With Michael Jordan’s induction into the Basketball Hall of Fame, a lot of great memories and thoughts have been flowing through my head this past weekend.  Here’s a few memories:

– As a freshman at UNC, you could see talent and explosiveness.  Then, as many people know, he broke the hearts of all of us Georgetown Hoyas fans with that game-winning shot in ’82.  We were ready to explode onto the streets of Georgetown to celebrate the NCAA Championship, but that didn’t happen that year ’cause of #23.   His flair for the dramatic was obvious.

– I’m also a Maryland Terrapin fan.  Man, MJ really took it to the Terps, time after time.  Who can forget that famous dunk he threw down at the end of that one blow-out victory over the Terps?

– One of my three favorite college basketball players of all-time is the legendary Len Bias (the others are Patrick Ewing and Juan Dixon).  It was with great joy to watch MJ and Bias battle it out.  It breaks my heart to think back to that day in ’86 when they announced that Lenny had died from cocaine overdose.  MJ and Lenny would have been the two most talented NBA players for an entire decade.

– MJ was simply incredible during his first couple of years in the NBA.  Wow, his offensive skills were terrific immediately.  But, what made him such a great player was his desire to be the best — and to improve the weaknesses in his game during the off-seasons.  He became a better shooter and defender over the years.  It’s remarkable when great athletes continue to hone their skills to become better and better — versus relying on their natural abilities.

– Of course, who can forget the dunk contest?  Taking off from the free throw line.  I mean – it was Dr. J-esque.  Simply breathtaking.  Looking at the faces of the other players that were court-side tells it all.  They were in awe.

– After a couple years of battling the Pistons in the play-offs, they finally overcame the hump and started winning championships.  It was pure joy to watch Michael and his running mate, Scottie Pippen.  What a brilliant tandem.  Not many teams have won championships with the types of centers that played on the Bulls.  But, then again, how many great teams ever had such a great duo?

– Dream ’92.  Greatest collection of basketball talent ever assembled.  Enough said.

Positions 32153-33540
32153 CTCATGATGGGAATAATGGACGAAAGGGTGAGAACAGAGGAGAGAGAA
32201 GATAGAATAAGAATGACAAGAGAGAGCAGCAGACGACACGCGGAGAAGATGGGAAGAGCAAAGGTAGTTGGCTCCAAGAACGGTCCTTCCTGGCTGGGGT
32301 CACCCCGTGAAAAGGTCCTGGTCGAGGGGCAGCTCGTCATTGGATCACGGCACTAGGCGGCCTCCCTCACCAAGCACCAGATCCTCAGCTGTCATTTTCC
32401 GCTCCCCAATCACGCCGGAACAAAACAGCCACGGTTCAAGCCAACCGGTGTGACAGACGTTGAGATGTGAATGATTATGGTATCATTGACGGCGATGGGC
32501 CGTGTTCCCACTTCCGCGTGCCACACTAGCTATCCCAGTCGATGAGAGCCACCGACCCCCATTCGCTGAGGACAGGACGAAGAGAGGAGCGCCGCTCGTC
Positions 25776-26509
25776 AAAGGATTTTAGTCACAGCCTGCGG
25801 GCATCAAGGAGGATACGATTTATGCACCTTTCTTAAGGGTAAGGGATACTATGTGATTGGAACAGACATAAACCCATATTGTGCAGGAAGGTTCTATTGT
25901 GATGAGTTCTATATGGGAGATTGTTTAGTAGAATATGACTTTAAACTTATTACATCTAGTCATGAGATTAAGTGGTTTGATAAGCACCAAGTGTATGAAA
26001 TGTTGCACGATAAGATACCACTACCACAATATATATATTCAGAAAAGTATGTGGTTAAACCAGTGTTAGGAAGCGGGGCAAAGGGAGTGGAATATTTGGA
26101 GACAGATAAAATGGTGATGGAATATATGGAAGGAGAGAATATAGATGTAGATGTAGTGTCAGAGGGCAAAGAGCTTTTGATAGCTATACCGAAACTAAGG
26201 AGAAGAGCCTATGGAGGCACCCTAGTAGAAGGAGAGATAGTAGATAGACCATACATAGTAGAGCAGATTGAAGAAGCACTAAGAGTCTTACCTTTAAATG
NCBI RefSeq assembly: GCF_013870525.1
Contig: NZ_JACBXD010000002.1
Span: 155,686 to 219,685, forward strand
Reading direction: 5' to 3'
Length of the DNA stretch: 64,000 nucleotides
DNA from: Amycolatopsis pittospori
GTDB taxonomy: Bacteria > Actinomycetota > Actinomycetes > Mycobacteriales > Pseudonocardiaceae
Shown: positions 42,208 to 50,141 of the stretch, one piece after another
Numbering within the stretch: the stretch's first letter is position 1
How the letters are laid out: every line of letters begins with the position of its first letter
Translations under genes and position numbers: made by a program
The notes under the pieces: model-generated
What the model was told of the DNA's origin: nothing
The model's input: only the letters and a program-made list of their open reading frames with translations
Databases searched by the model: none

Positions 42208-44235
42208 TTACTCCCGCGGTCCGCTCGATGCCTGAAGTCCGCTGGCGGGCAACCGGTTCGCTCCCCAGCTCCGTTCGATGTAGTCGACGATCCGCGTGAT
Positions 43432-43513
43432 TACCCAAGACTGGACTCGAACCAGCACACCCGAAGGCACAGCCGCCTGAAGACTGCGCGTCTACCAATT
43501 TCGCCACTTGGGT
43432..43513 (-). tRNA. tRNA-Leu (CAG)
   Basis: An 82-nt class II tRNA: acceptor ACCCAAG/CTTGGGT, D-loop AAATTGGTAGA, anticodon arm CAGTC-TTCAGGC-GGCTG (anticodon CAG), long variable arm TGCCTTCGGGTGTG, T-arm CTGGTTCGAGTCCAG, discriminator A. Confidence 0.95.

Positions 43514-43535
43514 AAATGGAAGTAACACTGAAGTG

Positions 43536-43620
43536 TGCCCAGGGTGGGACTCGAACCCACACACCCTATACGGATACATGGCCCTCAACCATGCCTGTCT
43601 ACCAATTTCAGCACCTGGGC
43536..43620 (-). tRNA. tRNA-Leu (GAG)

– I was fortunate to attend a number of games at the Capital Centre when the Bullets (before they changed the name to the Wizards) played the Bulls.  I saw MJ score over 50 points twice against the Bullets, including the one time when he dropped over 30 points on LaBradford Smith in the 1st half (the rumor was Smith had trash-talked him the night before during their game in Chicago).

– I also remember the last play-off series between MJ’s Bulls and the Wizards in the mid 90’s — when the Wiz had C-Webb, Juwan Howard, Rasheed Wallace, etc.  They battled the Bulls well but came up short.  MJ remarked that they were the up-and-coming team in the Eastern Conf.  Well, that never happened.

– I was fortunate enough to meet MJ a couple of times in the owner’s suite of the Washington Capitals.  MJ was always impeccably dressed — everything fit perfectly on him.  And, he was terrific about looking you in the eye when shaking your hand.  He also listened and looked you directly in the eye when speaking.  Obviously, he also has terrific business skills.   Plus, there’s simply an aura around him when you’re in his presence.  The looks on the faces of people that meet him is quite something to witness.

– I remember vividly the NBA All-Star Game in SF when MJ walked to his seats with Ted Leonsis and his family.  The fans greeted him great applause as he went to his seats — total rock-star treatment.  That was also the year that the documentary about him was released.

– Some people were bummed that MJ decided to come back and play for the Wizards for those two years.  But, for DC fans, it was a pure joy and honor.  Yes, he may have been the electric player he once was, but it was still a great joy to watch him play in front of sold-out arenas for those two years.

Well, he’s now deservedly in the Basketball Hall of Fame.  The greatest player ever.  One of the greatest sports champions ever.  A global icon.  A marketing machine.   I thought his acceptance speech was terrific — it clearly showed the fire and desire that drove him constantly.  We were lucky to witness seeing one of the all-time greats play — and to do it the right way.  He has indeed created lifetime memories for us.  Congrats, Michael.